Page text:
GOP presses Obama on strategy for Iraq conflict

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WASHINGTON -- Republican lawmakers accused President Barack Obama of moving too slowly against the Islamic militant group threatening to topple the government of Iraq.

"Get into the game, Mr. President," said Sen. Lindsey Graham, a South Carolina Republican on the Armed Services Committee, who spoke Sunday on CNN's "State of the Union" program. "Get involved with air power, stop the march toward Baghdad."

As Mr. Obama weighs his options and sends an aircraft carrier into the Persian Gulf, the militant Islamic State in Iraq and the Levant captured northern cities on its way toward Baghdad, as the country risks sliding into civil war.

"You have an al-Qaida army on the move," Rep. Mike Rogers, the Republican chairman of the House intelligence committee, said on "Fox News Sunday." "This is as dangerous as it gets."

Mr. Obama, who has ruled out the use of U.S. ground troops in Iraq, said any military action would hinge on securing commitments by the Shiite-led government of Prime Minister Nouri al-Maliki to reconcile with disaffected Sunni and Kurd minorities.

"The United States is not simply going to involve itself in a military action in the absence of a political plan by the Iraqis that gives us some assurance that they're prepared to work together," Mr. Obama said Friday at the White House.

Mr. Rogers, of Michigan, said setting such a condition "certainly appears to be an excuse" by Mr. Obama to delay or avoid a military response.

"It's too late to have long political reconciliation meetings that will last weeks or months to get through even the finest points of difference," he said.

Mr. Graham said Mr. Obama should change position.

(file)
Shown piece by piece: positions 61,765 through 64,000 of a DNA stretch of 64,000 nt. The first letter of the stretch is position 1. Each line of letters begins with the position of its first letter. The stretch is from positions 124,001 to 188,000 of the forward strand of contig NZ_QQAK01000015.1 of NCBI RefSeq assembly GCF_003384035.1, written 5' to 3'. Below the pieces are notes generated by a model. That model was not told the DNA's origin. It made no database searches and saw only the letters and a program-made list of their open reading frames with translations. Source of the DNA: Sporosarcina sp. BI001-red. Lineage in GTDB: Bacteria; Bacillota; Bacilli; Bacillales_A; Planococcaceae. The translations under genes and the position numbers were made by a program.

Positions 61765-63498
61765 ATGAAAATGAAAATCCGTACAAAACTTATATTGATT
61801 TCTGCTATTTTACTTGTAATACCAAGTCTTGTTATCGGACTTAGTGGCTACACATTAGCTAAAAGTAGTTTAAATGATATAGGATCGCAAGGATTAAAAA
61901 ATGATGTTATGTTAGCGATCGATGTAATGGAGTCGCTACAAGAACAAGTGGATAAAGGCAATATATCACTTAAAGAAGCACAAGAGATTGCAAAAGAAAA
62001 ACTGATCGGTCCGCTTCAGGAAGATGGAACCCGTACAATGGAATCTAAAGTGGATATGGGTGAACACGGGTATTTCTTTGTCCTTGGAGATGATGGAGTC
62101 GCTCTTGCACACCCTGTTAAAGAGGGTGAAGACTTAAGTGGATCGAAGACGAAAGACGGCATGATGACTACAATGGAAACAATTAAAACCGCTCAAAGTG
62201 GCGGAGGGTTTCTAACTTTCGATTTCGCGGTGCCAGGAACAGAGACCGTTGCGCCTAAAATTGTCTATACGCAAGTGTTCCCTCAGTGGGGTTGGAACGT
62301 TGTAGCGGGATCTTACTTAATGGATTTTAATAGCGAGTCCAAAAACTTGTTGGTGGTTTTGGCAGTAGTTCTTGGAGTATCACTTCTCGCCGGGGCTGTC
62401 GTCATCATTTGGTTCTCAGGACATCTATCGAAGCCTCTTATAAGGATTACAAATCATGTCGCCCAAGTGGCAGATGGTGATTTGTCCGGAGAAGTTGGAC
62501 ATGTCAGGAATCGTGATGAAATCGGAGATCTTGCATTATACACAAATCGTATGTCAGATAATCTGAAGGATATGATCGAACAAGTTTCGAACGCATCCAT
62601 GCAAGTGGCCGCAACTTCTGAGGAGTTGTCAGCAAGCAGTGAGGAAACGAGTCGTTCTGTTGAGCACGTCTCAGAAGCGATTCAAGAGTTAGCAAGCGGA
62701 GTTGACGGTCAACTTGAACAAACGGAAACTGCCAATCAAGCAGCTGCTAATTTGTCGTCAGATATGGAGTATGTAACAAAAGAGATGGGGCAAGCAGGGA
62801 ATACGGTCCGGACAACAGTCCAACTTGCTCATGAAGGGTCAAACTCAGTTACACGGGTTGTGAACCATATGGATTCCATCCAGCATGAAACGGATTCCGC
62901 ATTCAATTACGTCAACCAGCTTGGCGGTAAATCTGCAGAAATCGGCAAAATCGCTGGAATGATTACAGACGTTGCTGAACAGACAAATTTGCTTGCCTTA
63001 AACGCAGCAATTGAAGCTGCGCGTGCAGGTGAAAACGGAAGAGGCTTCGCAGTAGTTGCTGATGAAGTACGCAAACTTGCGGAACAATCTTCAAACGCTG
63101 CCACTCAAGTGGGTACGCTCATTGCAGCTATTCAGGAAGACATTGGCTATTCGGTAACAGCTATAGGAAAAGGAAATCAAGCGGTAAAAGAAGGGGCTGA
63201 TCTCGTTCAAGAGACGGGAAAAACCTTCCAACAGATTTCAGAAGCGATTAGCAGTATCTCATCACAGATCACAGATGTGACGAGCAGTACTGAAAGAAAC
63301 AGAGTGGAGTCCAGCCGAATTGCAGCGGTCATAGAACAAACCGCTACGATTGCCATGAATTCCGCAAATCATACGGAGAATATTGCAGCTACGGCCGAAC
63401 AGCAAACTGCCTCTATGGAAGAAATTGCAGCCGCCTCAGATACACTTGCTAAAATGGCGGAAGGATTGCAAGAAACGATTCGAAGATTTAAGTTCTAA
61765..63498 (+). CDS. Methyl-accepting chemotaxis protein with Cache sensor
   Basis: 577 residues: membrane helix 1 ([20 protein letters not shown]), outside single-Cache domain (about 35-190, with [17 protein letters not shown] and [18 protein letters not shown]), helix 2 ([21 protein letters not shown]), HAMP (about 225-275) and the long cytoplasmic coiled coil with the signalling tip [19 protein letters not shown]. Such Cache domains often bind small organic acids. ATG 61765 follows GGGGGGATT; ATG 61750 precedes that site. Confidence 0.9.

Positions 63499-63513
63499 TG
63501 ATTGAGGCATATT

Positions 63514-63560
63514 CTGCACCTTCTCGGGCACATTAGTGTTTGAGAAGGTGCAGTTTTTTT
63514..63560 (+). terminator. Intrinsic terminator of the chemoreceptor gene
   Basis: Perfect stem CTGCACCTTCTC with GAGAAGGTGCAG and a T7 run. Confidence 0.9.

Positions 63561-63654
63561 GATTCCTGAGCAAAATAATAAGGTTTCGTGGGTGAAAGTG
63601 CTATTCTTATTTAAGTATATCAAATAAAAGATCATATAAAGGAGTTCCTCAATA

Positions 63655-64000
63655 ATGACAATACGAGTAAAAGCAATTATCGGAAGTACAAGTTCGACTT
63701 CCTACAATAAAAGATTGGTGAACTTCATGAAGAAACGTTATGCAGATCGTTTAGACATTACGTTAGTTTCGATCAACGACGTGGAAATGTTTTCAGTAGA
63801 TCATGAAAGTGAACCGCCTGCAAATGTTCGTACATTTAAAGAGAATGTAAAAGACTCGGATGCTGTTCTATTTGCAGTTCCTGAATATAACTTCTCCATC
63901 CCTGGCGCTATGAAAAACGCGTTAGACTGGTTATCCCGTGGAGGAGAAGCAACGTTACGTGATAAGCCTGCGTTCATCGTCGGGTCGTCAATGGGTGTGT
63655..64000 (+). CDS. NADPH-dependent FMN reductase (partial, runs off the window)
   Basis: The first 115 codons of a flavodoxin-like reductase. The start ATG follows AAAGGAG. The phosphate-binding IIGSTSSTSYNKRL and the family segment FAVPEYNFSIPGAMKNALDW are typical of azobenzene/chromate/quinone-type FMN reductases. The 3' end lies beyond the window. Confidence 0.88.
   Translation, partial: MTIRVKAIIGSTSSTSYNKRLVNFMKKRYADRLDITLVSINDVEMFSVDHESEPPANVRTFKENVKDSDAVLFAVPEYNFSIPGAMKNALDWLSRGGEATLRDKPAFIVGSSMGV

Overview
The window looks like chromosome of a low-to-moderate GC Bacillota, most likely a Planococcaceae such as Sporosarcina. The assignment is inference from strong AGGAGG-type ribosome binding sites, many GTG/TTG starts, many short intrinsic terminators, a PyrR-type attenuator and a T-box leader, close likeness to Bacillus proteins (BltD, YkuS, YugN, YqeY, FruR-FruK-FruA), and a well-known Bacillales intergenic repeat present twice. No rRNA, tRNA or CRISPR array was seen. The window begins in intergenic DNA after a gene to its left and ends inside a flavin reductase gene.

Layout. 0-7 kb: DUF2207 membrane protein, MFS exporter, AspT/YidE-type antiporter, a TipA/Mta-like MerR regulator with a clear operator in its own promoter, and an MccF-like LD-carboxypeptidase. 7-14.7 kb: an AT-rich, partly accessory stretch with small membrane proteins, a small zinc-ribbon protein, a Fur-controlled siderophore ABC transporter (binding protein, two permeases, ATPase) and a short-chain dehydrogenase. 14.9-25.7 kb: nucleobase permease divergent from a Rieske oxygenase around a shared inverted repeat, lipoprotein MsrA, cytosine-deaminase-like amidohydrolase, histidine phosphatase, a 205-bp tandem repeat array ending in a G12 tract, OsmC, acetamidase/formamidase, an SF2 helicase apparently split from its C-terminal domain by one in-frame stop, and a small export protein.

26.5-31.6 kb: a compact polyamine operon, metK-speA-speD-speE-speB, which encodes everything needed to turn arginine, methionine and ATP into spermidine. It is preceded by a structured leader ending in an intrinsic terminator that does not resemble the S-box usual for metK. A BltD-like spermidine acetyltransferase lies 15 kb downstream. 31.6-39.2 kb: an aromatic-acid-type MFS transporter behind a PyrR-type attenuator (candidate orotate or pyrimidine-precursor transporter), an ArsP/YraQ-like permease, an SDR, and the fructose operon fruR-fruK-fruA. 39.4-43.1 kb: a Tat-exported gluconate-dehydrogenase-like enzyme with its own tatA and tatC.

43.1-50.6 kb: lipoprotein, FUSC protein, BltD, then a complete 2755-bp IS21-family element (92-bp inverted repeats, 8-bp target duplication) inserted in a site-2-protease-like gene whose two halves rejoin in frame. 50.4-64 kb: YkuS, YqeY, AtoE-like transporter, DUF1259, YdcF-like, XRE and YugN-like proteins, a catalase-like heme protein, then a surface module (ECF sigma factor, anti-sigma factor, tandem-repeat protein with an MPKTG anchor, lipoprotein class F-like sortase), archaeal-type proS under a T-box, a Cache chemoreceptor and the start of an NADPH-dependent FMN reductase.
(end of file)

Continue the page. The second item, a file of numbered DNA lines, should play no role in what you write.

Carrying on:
"The stubborn-headed president we have, who thinks he knows better than everybody else, who withdrew troops and exposed this country to the inevitable, needs to change his policies quickly," Mr. Graham said.

Tom Donilon, Mr. Obama's former national security adviser, said Mr. Maliki should be blamed for not creating an inclusive government over the last two and a half years, since U.S. forces left Iraq at the end of 2011. The U.S. sought to get a security agreement from the Iraqis to extend its military presence "and they wouldn't provide it," Mr. Donilon said on CBS's "Face the Nation" program.

"We need to stop this," said Rep. Michael McCaul, the Republican chairman of the House Homeland Security Committee. "But the action needs to be now, not two weeks from now," the Texas congressman said on ABC's "This Week" program.

Even as they urged fast action, they were less clear about precisely what Mr. Obama should do. Mr. McCaul said the president should "get a team of experts together" to devise a plan, which is essentially what Mr. Obama's national security team is doing now.

Mr. Rogers said the U.S. should "engage with our Arab League partners" and conduct "disruption activities in Syria with the al-Qaida elements in eastern Syria as well in Iraq."

It is not clear, however, that the Arab League, which includes some major Sunni powers, could muster a common approach against the mainly Sunni militants in Iraq. When the Arab group convened in Kuwait in March, its leaders feuded openly over issues such as how to deal with Islamic militants fighting the Syrian government.

Both Mr. Rogers and Mr. McCaul firmly rejected the suggestion by President Hassan Rouhani of Iran that his country could help the Maliki government repel the extremist threat, possibly even by working with the United States.

"Don't think for a minute that Iran's not looking at this vacuum as a potential power grab as well," Mr. McCaul said. "And I think we need to be very cognizant of that fact."

The New York Times and Reuters News Service contributed.


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